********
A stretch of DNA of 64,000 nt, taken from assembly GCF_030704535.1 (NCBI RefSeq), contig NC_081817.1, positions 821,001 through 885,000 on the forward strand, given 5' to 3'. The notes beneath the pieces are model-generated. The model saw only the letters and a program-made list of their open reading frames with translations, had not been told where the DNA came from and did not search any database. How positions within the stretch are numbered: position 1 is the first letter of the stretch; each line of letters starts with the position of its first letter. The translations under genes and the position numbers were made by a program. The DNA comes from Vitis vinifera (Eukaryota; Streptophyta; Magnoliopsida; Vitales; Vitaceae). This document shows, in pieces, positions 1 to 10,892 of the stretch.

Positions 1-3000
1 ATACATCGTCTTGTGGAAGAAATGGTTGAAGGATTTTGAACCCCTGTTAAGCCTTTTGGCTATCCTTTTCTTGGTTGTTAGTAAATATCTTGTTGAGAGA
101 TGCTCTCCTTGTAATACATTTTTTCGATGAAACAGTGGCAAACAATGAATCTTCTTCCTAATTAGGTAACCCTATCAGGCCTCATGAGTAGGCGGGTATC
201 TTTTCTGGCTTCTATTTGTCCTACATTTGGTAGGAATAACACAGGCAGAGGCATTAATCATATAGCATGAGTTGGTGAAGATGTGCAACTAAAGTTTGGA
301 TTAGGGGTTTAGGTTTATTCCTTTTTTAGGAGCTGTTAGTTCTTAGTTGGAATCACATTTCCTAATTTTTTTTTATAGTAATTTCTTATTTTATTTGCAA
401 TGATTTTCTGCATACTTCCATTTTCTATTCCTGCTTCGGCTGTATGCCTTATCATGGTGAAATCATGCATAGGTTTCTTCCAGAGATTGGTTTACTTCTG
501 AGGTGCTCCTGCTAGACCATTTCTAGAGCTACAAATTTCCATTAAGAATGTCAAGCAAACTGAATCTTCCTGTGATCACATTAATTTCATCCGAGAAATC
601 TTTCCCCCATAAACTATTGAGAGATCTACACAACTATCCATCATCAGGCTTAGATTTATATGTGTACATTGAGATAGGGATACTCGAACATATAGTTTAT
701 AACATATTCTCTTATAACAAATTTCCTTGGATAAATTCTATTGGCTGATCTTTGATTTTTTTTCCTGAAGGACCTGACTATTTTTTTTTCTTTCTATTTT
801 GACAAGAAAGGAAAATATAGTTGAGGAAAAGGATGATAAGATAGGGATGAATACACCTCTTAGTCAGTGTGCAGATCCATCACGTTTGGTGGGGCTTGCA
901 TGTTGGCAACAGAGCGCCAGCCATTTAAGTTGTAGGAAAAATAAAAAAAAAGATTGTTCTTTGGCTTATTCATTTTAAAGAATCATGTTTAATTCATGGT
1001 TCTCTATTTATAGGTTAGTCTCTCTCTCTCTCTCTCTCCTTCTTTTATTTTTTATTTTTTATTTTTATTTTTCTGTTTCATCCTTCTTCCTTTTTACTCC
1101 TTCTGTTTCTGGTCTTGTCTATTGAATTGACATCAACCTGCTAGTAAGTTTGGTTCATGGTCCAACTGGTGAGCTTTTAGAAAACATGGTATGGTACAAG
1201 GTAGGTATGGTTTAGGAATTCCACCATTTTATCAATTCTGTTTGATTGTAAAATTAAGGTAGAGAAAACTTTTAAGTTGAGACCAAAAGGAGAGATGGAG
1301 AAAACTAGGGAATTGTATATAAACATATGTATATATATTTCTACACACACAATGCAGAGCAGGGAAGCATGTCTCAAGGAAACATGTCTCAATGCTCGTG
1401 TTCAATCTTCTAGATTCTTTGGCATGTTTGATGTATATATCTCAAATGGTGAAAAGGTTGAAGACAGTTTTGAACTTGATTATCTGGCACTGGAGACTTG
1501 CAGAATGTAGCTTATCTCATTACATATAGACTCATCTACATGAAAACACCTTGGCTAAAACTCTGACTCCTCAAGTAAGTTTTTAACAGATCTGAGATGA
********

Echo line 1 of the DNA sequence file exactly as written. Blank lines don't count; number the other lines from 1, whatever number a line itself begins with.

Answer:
A stretch of DNA of 64,000 nt, taken from assembly GCF_030704535.1 (NCBI RefSeq), contig NC_081817.1, positions 821,001 through 885,000 on the forward strand, given 5' to 3'. The notes beneath the pieces are model-generated. The model saw only the letters and a program-made list of their open reading frames with translations, had not been told where the DNA came from and did not search any database. How positions within the stretch are numbered: position 1 is the first letter of the stretch; each line of letters starts with the position of its first letter. The translations under genes and the position numbers were made by a program. The DNA comes from Vitis vinifera (Eukaryota; Streptophyta; Magnoliopsida; Vitales; Vitaceae). This document shows, in pieces, positions 1 to 10,892 of the stretch.